It’s no secret I have a habit of buying things I can’t understand. I have an ancient Russian Vogue, an incomprehensible Italian Marie Claire and a Wir sind Helden album from the GCSE days languishing in my room. There is a good reason for my latest find though; after many a sleepless night back in the NYC heat, I decided to head back to Kinokuniya to purchase a sewing book I’d spied on my first visit. The cover of Drape Drape 2 (yes, that’s the sequel I bought first) excited me and the fact it’s written entirely in Japanese didn’t deter me. I have always been fascinated by the kind of drapery that dominates the likes of anything from Helmut Lang to Complex Geometries (or even newly discovered Shin) and find myself on an endless quest to understand the construction.
One of the main reasons I’m rather fond of this kind of draping, is the illusion it creates by manipulating the body. The book contains simply styled outfits using the fourteen total pieces you can make, highlighting the versatility using different colours and prints. I am very tempted to decipher how to make the gathered bolero in the first picture.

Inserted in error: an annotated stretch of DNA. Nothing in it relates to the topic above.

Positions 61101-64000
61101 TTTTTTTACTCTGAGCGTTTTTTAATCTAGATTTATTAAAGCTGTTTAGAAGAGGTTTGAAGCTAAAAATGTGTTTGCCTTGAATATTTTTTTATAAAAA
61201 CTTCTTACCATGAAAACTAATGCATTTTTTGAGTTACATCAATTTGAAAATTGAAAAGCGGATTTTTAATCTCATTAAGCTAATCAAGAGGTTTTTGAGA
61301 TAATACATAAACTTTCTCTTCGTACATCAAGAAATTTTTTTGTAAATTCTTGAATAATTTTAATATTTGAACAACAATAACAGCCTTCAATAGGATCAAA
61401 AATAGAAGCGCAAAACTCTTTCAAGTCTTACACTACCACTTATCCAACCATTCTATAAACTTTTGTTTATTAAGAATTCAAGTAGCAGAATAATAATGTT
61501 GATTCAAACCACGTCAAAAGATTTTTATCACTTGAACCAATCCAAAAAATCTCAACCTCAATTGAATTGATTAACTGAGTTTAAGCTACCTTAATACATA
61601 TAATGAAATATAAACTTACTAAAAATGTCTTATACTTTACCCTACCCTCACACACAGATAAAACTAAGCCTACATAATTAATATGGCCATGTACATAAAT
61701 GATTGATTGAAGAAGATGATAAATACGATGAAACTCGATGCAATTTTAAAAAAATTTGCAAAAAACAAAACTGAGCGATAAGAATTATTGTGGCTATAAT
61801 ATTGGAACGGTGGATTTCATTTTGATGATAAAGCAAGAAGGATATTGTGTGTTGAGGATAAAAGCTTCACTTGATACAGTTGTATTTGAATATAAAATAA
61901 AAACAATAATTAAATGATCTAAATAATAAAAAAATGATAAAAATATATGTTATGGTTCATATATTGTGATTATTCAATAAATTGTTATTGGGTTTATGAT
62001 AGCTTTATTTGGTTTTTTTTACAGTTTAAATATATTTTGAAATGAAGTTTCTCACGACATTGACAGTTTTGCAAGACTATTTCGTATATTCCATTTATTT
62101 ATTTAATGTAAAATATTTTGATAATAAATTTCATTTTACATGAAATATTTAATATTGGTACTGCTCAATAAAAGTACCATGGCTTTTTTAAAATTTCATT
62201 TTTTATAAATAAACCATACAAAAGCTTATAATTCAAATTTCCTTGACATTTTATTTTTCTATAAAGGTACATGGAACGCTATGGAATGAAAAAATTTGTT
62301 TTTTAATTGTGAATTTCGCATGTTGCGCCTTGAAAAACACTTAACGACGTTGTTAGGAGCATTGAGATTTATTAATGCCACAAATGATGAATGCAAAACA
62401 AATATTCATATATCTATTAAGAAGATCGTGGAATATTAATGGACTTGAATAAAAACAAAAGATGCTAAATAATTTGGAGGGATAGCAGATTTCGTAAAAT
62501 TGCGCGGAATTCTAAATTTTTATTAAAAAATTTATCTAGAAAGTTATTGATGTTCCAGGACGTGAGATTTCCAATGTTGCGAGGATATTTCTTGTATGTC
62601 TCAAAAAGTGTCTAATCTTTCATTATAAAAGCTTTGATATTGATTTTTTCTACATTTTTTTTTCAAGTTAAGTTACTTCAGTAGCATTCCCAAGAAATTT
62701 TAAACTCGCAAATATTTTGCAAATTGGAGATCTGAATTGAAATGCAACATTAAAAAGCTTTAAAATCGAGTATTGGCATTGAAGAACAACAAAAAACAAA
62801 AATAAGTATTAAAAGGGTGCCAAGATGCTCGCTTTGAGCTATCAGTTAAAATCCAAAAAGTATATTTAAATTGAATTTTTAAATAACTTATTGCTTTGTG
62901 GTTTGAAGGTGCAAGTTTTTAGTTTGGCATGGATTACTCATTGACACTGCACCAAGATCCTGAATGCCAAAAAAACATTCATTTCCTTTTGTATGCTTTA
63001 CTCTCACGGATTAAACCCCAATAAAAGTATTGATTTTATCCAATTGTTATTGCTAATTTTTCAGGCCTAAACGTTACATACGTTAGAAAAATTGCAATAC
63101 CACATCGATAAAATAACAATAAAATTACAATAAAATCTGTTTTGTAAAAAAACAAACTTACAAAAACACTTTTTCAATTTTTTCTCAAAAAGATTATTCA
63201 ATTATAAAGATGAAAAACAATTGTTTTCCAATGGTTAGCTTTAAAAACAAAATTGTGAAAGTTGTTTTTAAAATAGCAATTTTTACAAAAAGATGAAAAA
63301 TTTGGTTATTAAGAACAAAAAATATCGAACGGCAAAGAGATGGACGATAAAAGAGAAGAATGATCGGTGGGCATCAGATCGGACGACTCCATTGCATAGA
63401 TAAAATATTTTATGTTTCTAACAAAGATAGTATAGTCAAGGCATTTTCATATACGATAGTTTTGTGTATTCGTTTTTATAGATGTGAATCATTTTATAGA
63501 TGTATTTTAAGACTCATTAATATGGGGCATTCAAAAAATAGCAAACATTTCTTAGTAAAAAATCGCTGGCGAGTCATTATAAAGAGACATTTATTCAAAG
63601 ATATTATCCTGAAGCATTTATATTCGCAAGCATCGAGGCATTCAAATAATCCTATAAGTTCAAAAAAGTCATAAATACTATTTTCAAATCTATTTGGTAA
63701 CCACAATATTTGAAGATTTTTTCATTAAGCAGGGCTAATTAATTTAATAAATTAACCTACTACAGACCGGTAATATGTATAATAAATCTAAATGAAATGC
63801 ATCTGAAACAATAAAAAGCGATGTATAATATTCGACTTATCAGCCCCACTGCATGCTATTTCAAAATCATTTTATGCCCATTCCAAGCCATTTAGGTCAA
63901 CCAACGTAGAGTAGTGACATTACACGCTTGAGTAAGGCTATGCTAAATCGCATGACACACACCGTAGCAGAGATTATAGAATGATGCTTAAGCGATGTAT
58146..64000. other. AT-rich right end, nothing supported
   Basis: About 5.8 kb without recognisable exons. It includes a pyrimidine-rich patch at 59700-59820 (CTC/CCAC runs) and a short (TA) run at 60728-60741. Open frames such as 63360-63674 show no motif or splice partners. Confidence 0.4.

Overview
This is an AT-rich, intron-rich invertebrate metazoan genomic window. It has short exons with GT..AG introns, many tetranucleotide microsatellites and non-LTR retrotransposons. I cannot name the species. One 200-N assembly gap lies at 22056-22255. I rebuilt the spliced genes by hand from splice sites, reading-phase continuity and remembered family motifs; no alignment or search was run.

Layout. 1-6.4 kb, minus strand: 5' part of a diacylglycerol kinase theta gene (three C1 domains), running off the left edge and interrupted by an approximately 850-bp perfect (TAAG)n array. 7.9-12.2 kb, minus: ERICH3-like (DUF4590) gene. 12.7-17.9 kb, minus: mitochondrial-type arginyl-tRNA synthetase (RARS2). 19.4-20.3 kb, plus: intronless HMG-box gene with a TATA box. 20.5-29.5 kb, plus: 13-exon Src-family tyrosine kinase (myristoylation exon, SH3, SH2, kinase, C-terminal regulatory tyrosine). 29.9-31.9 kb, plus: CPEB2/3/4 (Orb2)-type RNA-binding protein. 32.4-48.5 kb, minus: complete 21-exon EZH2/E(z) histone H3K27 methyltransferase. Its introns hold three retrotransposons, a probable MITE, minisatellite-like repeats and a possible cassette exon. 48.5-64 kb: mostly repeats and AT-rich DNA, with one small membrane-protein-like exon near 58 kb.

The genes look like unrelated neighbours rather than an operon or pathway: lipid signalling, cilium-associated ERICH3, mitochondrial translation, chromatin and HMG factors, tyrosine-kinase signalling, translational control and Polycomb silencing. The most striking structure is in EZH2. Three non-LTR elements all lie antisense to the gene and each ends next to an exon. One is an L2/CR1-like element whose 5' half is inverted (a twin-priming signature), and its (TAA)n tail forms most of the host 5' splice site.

The latter part of the book details how to put the pieces together and the sewing skills you might need. Even with my limited linguistic skills, I can vaguely understand how the construction might work in these pieces and it amazed me to see the shapes involved in relation to the end result. Although I might not be able to produce exact replicas, I can look at the diagrams and pieces to broaden my pattern making knowledge for the all important final year.
A few more of the books spotted at Kinokuniya that I wish would be translated into English
I also picked up another copy of Jille, a failsafe inspiration guide. As per usual, I couldn’t make head nor tail of it but found many outfits to scan. I can’t wait to pick up a more Autumnal issue, though most of the layering ideas tend to work all year round. For a more instant Eastern fashion fix, click here. Are you fascinated by Japanese fashion as much as I?